John Smith, the Take Charge program is a crock, and you should know it, and moreso it's considerably misleading, and unethical. And we don't need to conserve, we need to use our current supply of hydro energy wisely. This means use it efficiently- more heat for less energy used, more savings for the consumer, because it's cost effective, about 4-5 times less costly than new generation. We spend over 100 million a year for oil for Holyrood and a million or two to assist homeowners in efficiency rebates, for Take Charge programs that are designed to do little to help homeowners save significant energy. When one third of our generation is being wasted, some 600 Megawatts, Nalcor and Manitoba hydro suggests potential energy savings has saturated and we can only expect 2/10 of 1 percent reduction . What baloney. Obviously, this must come from electrical engineers with little or no knowledge of heating systems- just ask any of our local professional mechanical engineers who routinely cut heating loads for their designs by 50 percent with efficient systems for their commerical buildings. We just need to apply this to the homeowner, and assist the transformation. The current waste is so great and it is so cost effective to correct this. And conversions will speed up anyway as power costs go up, which will kill demand on the island for Muskrat power,but this high cost then locked in. We need to agressively stimulate these real efficiency savings now, which can reduce demand to delay Muskrat power for the island for a decade or two, when it may then be needed. And John, with efficient heating the average electric heat consumer saves about 560.00 per year, not the 1.37 per year saved by compact lights etc. Add to that - rates can be held stable instead of the escalation planned. My God man, in the interest of the common people, this should be common sense. And with a bit of education and promotion it can happen. Even Nalcor makes no case for more power for industrial use on the island beyond Vale. And even V ale ,I understand are NOT using energy efficient heating, while our government buildings now demand it.

  • Old Salt
    July 01, 2012 - 12:43

    It seems to me that while the Smallwood bedazzlers were scr--ing us with the much hated Upper Churchill deal we were somehow enjoying it because we believed (in our uneducated ignorance) that 'raising the child' would not be too difficult or expensive. We know different now. Yet here we are in 2012 with what seems like another pot of gold being dangled...Muskrat. I feel we should feel stressed by the burden of potential commitment of our financial future and the burden that our heirs will inherit from our foolhardiness. Investment is wise but needs careful planning and research. Major projects spurned on by the expectation of personal glory and the hope for p[olitical immortality need far more investigation than current advocates are willing to wait for.

  • John Smith
    July 01, 2012 - 08:02

    @Charlie...those numbers are completely false.@ Winston...we all wish we could conserve our way out of ever having to find new sources of electricity...but it will never happen. NL Hydro and NL power currently have a program called take charge...it is designed to lessen electricity use. The fact of the matter is we need to grow our economy, and grow our province. Our rates have gone up by 60% since 1998, they are going up by 6% this week according to NL Power.. to pay for the oil we burned at holyrood last winter. Muskrat falls is the only hope we have to get off burning expensive crude oil, and start to pay into our own resource...which will provide us with stable rates for the next 50-100 years. When you combine the 10 cents a kwh we pay now, with the adustment formula we have to pay every year it comes out we are paying about 14-15 cents a kwh now. NL Hydro has said power at Soldier's pond will cost about 16.5 cents. This is a smart project for the province, a much needed project.Let's get it done.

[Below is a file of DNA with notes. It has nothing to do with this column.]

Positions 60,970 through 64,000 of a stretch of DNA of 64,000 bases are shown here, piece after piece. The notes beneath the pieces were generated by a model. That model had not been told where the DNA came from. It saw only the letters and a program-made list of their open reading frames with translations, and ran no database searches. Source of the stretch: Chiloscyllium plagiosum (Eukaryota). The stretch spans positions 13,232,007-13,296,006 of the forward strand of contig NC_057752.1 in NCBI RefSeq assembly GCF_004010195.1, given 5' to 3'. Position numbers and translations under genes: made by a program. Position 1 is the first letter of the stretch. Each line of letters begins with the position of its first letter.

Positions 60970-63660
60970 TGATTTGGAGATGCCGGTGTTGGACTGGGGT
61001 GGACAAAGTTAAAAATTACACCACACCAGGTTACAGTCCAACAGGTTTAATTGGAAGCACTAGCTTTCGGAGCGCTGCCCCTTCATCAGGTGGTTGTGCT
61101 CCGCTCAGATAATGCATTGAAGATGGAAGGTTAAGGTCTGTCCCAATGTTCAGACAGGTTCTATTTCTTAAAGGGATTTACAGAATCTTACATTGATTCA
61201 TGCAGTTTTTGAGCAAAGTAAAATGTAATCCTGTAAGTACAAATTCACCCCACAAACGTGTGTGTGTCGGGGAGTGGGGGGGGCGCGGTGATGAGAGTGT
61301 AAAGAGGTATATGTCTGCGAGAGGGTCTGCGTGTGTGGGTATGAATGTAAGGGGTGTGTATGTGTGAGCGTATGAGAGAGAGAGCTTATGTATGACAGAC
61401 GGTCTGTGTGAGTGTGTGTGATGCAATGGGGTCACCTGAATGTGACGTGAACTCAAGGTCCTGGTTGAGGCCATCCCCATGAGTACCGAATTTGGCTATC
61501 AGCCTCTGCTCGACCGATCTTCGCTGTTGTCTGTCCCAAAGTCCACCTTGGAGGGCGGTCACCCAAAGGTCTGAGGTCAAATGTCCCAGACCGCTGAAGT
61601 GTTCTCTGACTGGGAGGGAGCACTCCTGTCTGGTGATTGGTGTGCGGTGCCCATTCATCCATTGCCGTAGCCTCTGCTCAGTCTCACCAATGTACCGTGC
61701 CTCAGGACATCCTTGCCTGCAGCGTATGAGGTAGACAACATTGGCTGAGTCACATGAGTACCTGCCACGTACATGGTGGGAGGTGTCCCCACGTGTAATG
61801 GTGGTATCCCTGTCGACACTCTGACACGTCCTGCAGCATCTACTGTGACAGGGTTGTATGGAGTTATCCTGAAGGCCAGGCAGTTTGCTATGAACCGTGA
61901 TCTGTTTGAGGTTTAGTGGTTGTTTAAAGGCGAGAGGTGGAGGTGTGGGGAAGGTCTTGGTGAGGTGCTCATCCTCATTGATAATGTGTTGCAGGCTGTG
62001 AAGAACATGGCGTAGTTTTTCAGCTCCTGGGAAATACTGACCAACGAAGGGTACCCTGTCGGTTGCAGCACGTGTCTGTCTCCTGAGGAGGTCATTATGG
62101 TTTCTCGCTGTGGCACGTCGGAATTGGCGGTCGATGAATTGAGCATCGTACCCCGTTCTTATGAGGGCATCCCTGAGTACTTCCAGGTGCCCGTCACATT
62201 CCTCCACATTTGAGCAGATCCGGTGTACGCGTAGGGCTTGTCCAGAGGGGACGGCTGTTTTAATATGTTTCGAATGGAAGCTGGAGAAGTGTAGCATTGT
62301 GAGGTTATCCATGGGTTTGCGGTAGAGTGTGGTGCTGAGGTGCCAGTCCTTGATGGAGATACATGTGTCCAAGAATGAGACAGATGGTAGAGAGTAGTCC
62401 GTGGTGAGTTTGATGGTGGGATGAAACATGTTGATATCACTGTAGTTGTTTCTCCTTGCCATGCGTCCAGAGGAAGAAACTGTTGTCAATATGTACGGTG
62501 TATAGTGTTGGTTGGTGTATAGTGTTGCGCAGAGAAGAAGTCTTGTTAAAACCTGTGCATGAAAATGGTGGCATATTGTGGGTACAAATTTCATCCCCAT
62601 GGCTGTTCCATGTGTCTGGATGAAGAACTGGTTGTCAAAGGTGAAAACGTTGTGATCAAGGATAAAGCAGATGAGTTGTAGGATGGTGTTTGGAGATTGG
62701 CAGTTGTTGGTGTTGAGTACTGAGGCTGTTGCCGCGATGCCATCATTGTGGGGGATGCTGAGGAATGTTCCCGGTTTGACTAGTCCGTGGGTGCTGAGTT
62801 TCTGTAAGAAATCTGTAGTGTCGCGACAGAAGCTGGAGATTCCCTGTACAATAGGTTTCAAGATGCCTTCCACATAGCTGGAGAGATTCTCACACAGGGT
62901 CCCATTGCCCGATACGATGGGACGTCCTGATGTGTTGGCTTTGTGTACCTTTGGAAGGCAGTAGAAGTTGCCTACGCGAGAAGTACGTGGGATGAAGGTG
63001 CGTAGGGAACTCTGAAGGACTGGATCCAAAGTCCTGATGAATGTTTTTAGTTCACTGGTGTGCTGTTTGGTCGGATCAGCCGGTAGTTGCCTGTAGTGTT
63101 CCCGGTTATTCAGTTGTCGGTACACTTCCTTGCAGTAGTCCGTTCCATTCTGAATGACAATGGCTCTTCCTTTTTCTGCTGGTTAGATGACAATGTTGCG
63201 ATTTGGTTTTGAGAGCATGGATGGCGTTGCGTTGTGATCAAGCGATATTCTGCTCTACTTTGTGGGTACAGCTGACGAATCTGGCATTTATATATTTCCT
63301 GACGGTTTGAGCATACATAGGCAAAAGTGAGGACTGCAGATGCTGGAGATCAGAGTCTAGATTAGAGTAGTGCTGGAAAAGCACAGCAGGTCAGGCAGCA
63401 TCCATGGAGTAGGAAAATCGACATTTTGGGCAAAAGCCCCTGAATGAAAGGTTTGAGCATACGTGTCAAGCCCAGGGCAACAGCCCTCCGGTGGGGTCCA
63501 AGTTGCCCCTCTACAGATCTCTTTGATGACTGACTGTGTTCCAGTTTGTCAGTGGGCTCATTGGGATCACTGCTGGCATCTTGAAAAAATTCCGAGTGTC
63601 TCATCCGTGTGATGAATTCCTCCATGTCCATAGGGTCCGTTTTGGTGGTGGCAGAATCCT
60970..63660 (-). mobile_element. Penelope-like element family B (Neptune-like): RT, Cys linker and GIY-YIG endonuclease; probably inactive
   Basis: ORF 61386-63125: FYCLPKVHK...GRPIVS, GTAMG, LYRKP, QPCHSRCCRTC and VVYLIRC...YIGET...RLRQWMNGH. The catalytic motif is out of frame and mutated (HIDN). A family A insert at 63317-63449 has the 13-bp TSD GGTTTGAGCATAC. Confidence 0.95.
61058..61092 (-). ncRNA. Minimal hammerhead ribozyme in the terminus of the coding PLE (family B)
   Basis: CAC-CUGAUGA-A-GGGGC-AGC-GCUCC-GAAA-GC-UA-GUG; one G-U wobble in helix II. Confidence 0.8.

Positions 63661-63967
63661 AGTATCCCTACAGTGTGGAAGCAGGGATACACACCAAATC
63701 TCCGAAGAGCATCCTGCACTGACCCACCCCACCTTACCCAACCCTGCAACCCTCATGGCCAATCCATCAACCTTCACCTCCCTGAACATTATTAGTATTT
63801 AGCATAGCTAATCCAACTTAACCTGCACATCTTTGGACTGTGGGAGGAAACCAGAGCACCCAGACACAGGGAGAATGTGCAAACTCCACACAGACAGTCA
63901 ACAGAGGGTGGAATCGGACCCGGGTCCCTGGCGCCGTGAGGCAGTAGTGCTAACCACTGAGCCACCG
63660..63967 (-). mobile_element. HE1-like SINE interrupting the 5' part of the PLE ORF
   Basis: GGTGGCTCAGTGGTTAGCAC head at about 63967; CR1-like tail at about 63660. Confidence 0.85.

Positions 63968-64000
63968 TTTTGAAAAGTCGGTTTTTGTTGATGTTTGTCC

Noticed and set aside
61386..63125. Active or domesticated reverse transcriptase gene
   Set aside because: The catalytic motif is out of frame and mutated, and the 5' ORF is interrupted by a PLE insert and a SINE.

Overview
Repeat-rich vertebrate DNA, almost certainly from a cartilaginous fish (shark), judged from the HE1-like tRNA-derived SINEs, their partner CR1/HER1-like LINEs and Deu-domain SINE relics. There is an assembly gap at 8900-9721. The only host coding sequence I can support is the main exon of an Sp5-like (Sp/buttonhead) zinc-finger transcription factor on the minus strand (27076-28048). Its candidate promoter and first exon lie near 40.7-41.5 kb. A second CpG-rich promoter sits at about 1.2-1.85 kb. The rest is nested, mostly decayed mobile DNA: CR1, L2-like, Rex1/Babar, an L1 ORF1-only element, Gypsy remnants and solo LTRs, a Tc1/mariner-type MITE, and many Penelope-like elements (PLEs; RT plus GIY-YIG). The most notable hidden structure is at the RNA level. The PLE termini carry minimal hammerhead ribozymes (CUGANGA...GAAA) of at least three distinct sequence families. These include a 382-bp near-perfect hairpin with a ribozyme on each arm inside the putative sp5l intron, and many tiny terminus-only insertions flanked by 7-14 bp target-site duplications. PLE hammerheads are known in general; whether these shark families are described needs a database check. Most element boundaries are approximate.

• Geoff Meeker
    June 30, 2012 - 18:55

    If Muskrat Falls becomes operational, power conservation won't make any sense. Yes, we can do our best to conserve, and if a handful of people do, that's fine. But don't forget: the bill for Muskrat still has to be paid, so if a large segment of the population actually uses less power then rates will go up to compensate. It will be expensive power as it is and if consumption goes down, it will be even more expensive.

    • John Smith
      July 01, 2012 - 09:17

      If you want to really see what expensive power is let's forget about muskrat and invest billions in to holyrood and continue buying oil forever....then you will see what expensive power is all about...

  • Winston Adams
    June 30, 2012 - 15:46

    Hanitoba Hydro pointed out that Nalcor failed to do "end-use " modeling for load forecasts which other power companies do to aid accurate forecasting and is considered best methods. And of course, they can tell consumers products like compact lights save considerable energy, which they don't indoors, as tthe heaters just stay on longer to compensate. They have no mandate to help consumers as to the true products to save significant energy and reduce costs for the consumers, so end-use models be dammed. Just bring on more high cost power.

  • Randy
    June 30, 2012 - 11:40

    Who died and made Ed Martin god over nl oil money? Well never know were all the money has disappeared ,with bill29 firmly in place

  • William Daniels
    June 30, 2012 - 10:29

    What a waste of taxpayers money. 5 more million on a dam to no where. STOP the spending NOW. Why doesn't Danny pay for it?

    • Charlie
      June 30, 2012 - 11:54

      Joan Burkes boyfriend was appointed chair for the Board of Directors for Nalcor and Hydro. He is gonna be paid $100.00 per hour for his work plus $250.00 per meeting plus $2 500.00 per year. But we won't be able to find out how much he is claiming because government has shoved Bill 29 down our throats to protect there shameless, deceitful ways!!